The violence roiling Libya has increasingly targeted oil companies and their assets, upending long-term investments by Western companies and driving down production in a country that helped trigger the world-wide rout in oil prices.
In short order, Libyan oil output has fallen to about 325,000 barrels a day in January from nearly 900,000 barrels a day in October, largely because of oil fields being taken over by Libyan militias or shutdowns due to security concerns, according to officials at the state-owned National Oil Co.
The plunge in production comes after civil war broke out mid-2014, leading to two big closures at the end of the year.
French major Total SA closed the Mabruk oil field in central Libya, a facility that once produced 30,000 to 40,000 barrels a day. And the country’s main oil port, known as Sidra, was closed because of fighting, damping prospects for three U.S. companies that have a stake in fields connected to the port— ConocoPhillips , Marathon Oil Corp. and Hess Corp.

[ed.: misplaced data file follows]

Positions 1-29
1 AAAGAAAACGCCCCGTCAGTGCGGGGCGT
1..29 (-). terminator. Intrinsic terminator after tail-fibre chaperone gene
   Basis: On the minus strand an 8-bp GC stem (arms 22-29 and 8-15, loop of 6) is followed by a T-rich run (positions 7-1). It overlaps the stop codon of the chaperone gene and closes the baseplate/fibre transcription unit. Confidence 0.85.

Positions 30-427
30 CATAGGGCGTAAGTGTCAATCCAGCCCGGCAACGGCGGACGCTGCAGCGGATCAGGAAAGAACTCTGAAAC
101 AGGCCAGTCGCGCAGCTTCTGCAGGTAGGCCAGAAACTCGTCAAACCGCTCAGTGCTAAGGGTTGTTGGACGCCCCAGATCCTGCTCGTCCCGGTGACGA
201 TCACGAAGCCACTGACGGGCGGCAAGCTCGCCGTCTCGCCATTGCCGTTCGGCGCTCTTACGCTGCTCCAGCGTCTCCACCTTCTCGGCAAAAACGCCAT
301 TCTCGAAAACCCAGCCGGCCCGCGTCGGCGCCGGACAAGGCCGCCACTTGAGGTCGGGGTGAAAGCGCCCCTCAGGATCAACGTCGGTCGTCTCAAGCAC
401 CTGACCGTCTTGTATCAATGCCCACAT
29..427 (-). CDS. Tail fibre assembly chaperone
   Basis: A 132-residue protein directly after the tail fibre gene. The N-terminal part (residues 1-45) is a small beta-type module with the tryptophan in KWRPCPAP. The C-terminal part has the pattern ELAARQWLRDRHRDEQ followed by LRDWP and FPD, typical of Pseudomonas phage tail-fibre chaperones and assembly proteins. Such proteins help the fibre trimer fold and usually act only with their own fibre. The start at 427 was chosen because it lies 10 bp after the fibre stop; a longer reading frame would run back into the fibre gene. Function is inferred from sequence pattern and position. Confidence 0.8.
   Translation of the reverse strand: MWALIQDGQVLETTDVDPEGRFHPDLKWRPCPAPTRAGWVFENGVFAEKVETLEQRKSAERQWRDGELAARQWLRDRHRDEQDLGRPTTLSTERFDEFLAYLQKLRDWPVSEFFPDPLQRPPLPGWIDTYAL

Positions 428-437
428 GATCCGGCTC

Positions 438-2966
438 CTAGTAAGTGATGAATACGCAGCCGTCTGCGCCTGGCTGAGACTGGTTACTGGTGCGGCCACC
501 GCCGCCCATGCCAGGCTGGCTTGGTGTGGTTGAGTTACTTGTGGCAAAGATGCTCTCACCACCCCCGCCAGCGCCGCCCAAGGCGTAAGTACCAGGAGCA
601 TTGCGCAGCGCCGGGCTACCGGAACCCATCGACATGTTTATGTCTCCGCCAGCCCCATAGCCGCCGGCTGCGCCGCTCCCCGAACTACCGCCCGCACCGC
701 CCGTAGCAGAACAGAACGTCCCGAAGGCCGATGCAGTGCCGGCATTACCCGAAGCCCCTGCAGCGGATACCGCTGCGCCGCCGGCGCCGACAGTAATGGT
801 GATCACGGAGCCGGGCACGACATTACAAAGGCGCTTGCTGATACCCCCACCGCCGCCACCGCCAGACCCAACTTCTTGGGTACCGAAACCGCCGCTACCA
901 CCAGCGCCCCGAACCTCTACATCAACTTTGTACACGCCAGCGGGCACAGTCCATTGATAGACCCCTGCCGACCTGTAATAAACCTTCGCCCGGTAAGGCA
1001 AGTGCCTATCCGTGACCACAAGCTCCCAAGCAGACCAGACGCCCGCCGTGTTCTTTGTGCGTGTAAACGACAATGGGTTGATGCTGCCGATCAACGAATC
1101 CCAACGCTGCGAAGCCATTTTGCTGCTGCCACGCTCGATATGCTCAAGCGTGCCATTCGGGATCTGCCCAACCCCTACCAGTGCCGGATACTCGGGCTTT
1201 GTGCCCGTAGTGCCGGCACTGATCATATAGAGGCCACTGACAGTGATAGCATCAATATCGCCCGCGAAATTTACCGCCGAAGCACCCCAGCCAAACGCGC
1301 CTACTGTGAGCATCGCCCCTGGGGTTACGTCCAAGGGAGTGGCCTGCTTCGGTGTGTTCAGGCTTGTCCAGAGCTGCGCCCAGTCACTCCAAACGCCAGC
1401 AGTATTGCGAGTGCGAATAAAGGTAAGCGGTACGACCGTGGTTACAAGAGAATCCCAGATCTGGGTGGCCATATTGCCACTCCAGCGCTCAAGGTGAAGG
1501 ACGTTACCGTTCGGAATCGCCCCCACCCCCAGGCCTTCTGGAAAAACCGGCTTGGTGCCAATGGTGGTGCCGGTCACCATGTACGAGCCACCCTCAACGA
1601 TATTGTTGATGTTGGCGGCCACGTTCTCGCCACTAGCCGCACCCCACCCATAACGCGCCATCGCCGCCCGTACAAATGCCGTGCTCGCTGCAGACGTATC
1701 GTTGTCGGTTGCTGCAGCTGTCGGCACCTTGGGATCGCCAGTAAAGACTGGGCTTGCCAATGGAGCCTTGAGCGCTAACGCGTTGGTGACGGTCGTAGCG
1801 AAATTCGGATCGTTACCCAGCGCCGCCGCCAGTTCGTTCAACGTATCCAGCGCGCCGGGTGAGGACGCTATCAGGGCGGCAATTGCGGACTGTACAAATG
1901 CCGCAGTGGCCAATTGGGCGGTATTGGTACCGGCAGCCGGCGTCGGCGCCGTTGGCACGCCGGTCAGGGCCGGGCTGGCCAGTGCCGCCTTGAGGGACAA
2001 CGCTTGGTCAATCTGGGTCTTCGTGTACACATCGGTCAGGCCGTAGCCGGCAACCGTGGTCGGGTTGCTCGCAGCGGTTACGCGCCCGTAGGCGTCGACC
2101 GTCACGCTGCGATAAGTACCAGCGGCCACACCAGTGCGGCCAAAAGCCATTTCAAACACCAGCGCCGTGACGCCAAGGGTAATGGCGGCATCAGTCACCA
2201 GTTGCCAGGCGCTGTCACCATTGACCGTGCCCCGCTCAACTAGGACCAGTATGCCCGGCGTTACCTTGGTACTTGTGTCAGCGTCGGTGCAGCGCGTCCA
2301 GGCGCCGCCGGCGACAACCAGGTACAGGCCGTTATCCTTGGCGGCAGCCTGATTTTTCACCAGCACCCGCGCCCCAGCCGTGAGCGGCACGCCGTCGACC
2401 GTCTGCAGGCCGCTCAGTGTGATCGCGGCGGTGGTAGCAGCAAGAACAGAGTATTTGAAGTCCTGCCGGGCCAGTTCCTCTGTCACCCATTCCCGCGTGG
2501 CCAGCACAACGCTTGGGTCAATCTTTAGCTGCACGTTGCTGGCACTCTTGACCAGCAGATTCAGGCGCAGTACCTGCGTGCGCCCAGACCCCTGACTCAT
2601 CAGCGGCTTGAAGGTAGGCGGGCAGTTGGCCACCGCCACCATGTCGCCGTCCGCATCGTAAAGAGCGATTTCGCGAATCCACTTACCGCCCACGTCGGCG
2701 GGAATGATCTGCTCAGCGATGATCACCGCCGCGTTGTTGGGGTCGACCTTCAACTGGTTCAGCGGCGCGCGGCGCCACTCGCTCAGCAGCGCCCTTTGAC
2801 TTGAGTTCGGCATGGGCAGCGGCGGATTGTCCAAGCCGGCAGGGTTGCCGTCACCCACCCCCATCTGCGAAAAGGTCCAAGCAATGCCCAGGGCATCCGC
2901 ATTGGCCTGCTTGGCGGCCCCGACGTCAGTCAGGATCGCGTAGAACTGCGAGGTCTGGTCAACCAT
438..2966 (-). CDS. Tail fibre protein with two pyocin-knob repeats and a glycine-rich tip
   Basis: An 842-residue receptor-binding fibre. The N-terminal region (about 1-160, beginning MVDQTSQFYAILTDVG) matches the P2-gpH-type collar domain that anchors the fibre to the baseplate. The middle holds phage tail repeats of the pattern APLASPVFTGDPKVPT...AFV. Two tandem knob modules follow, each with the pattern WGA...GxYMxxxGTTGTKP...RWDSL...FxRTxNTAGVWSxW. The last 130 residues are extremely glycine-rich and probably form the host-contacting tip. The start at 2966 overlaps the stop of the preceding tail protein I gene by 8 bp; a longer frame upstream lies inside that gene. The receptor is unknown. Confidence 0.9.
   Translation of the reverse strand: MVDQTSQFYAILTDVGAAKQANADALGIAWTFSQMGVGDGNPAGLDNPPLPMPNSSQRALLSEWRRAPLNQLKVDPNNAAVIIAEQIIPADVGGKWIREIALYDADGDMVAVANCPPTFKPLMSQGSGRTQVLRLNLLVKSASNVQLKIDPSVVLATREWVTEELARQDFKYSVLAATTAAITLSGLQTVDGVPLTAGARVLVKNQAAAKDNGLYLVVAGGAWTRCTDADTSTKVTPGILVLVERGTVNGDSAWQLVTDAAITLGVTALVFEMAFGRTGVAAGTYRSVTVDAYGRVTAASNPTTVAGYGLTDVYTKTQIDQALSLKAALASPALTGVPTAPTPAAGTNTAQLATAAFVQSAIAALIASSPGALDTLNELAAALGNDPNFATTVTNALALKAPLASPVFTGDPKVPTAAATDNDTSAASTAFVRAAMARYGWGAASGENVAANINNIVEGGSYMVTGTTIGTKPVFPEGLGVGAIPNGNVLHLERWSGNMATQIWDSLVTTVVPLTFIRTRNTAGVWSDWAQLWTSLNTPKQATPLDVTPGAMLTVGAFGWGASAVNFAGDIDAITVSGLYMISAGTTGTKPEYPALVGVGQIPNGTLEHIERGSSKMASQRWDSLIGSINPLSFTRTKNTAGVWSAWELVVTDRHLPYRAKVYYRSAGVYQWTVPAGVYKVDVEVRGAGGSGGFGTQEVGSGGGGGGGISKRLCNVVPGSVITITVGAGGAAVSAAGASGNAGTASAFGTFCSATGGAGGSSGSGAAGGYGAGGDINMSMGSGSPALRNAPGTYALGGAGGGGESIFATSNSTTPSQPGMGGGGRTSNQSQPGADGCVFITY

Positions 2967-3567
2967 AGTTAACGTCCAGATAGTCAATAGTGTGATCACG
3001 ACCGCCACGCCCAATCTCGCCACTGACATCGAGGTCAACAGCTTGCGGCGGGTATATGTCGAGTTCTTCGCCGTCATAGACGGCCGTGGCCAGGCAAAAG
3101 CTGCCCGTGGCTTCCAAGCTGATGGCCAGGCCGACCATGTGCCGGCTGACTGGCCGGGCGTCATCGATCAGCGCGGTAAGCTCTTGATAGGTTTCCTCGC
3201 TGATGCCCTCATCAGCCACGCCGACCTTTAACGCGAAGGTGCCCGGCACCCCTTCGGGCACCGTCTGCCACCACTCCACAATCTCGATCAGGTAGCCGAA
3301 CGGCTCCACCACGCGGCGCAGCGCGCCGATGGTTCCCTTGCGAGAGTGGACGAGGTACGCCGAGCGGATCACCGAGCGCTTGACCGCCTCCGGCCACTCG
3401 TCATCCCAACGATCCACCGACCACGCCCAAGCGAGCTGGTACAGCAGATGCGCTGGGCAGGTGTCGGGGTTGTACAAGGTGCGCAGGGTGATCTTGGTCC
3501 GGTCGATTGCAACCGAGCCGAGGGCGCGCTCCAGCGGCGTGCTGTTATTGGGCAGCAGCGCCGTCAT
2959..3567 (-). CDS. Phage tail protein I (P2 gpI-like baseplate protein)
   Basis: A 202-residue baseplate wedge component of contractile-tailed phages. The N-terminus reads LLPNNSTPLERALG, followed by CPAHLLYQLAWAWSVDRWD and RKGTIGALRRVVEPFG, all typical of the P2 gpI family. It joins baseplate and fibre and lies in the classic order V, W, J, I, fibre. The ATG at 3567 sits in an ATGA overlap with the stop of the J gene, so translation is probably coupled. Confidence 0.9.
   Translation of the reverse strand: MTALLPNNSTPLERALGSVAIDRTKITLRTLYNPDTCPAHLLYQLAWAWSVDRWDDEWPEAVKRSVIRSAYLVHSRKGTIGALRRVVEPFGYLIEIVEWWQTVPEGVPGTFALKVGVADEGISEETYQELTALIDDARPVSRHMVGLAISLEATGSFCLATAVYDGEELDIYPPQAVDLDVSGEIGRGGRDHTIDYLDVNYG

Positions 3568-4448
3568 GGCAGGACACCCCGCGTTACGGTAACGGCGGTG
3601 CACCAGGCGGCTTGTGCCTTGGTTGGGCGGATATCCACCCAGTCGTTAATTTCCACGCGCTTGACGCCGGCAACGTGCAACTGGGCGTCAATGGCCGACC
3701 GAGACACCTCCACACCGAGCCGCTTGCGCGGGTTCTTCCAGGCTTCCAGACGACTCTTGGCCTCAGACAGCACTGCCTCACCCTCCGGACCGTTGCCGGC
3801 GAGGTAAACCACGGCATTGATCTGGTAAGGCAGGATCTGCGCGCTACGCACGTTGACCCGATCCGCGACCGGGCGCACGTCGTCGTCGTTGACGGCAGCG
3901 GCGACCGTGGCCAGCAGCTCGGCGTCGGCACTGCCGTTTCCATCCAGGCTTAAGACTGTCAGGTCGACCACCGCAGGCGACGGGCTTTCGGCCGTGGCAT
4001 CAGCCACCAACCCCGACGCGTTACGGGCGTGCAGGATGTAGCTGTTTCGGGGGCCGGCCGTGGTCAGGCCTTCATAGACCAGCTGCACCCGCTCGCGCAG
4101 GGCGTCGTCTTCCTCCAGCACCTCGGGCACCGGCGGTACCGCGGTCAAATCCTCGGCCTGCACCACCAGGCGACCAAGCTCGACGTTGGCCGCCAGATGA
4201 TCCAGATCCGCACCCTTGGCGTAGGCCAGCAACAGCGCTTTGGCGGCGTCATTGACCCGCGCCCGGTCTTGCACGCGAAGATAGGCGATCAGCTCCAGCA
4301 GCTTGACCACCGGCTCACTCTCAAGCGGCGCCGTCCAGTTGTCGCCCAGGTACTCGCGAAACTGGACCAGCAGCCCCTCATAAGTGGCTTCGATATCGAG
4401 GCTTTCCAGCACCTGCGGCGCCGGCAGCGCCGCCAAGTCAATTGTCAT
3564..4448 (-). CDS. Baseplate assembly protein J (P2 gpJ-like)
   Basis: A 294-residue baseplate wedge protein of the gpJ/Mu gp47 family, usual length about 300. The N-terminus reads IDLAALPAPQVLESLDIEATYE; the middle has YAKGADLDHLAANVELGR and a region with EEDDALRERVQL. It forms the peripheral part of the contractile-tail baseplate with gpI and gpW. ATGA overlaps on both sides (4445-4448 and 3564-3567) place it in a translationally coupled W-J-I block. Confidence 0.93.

Both sites were in the cross hairs of gunmen on Tuesday. There was fighting in the vicinity of Sidra, while at Mabruk at least nine guards were killed in an attack, said Mashallah al-Zawie, a top Libyan oil official.
Fighters from the Libya Dawn militia during clashes in January with forces loyal to Libya’s internationally recognized government, about 170 kilometers (105 miles) west of Tripoli. ENLARGE
Fighters from the Libya Dawn militia during clashes in January with forces loyal to Libya’s internationally recognized government, about 170 kilometers (105 miles) west of Tripoli. PHOTO: AGENCE FRANCE-PRESSE/GETTY IMAGES